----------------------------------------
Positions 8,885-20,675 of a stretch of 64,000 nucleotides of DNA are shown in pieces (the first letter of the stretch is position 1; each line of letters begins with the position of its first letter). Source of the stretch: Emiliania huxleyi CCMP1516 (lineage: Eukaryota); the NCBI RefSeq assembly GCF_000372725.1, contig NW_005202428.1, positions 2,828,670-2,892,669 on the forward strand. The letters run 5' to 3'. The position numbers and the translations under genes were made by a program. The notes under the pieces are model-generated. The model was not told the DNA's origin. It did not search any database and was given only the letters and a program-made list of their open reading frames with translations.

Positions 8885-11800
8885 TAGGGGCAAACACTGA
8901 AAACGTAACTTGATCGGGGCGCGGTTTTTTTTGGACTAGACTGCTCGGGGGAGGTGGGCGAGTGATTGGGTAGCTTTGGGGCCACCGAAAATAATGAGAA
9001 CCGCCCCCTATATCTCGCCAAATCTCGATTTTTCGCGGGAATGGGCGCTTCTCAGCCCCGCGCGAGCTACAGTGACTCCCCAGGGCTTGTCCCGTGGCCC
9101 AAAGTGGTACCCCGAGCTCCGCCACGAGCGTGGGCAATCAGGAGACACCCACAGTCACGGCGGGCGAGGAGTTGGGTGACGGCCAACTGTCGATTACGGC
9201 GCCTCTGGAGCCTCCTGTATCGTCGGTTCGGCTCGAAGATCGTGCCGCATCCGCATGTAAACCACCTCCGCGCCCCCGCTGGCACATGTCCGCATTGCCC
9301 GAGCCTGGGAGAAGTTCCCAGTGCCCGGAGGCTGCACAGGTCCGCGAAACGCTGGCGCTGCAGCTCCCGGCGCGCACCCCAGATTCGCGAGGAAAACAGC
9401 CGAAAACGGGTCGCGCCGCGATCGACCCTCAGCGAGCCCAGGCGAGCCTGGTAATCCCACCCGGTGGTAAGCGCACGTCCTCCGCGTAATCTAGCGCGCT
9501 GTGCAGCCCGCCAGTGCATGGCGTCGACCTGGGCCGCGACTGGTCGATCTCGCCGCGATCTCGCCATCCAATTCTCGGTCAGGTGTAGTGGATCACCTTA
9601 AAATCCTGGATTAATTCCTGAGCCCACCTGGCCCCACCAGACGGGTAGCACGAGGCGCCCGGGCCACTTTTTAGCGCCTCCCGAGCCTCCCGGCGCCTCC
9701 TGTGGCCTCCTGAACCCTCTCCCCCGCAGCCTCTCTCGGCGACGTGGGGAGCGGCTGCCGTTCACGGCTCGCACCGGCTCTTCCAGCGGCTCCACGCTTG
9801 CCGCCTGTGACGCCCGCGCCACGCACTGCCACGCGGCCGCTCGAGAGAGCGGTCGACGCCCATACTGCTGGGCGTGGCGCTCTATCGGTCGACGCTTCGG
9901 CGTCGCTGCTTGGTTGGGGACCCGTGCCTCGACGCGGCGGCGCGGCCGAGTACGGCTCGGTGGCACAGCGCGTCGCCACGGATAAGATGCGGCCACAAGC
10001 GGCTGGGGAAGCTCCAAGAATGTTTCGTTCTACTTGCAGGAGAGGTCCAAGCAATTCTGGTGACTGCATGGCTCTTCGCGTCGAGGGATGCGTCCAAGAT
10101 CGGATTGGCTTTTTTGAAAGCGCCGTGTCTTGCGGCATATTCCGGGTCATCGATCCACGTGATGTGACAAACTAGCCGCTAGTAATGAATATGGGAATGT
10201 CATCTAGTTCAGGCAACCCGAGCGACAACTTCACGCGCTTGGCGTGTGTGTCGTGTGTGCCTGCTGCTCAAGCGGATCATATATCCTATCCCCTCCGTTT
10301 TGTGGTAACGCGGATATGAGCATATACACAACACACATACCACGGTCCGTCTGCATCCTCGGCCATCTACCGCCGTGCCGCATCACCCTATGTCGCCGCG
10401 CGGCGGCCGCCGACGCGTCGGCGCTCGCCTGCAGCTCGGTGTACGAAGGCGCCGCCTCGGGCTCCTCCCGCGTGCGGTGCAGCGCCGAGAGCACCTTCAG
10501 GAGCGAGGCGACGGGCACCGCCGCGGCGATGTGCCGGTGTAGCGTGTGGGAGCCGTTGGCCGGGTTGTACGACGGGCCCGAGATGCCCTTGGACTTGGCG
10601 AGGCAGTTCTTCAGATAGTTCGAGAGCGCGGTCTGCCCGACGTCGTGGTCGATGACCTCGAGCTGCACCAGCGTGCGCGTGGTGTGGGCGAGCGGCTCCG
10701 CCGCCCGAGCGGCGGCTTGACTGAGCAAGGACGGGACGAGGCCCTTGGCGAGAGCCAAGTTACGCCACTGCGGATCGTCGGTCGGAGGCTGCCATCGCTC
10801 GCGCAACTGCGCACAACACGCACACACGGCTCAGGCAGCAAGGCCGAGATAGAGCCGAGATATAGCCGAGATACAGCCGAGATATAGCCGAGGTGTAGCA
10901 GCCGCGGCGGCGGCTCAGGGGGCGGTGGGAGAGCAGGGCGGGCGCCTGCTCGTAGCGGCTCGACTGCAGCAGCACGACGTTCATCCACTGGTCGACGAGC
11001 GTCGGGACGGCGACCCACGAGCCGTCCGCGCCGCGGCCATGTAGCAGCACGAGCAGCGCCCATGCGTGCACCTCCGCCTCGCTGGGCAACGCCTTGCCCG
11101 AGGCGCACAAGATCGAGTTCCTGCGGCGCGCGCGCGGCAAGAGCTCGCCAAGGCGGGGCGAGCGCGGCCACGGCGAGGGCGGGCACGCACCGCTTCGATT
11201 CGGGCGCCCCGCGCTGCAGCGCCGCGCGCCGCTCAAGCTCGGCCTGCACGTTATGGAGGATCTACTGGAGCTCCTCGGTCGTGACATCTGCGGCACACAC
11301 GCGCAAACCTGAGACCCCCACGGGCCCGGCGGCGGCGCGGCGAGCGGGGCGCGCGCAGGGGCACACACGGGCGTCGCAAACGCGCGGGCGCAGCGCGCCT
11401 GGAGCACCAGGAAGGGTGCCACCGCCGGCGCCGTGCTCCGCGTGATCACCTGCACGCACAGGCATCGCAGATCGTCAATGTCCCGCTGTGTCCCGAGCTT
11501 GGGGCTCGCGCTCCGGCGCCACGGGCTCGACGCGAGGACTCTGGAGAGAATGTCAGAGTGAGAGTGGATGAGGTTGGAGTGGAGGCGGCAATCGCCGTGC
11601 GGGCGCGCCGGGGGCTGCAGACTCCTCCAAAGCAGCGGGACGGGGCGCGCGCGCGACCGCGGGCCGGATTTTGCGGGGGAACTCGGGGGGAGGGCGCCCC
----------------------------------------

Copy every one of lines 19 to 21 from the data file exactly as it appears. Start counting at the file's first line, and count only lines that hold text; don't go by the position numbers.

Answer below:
10401 CGGCGGCCGCCGACGCGTCGGCGCTCGCCTGCAGCTCGGTGTACGAAGGCGCCGCCTCGGGCTCCTCCCGCGTGCGGTGCAGCGCCGAGAGCACCTTCAG
10501 GAGCGAGGCGACGGGCACCGCCGCGGCGATGTGCCGGTGTAGCGTGTGGGAGCCGTTGGCCGGGTTGTACGACGGGCCCGAGATGCCCTTGGACTTGGCG
10601 AGGCAGTTCTTCAGATAGTTCGAGAGCGCGGTCTGCCCGACGTCGTGGTCGATGACCTCGAGCTGCACCAGCGTGCGCGTGGTGTGGGCGAGCGGCTCCG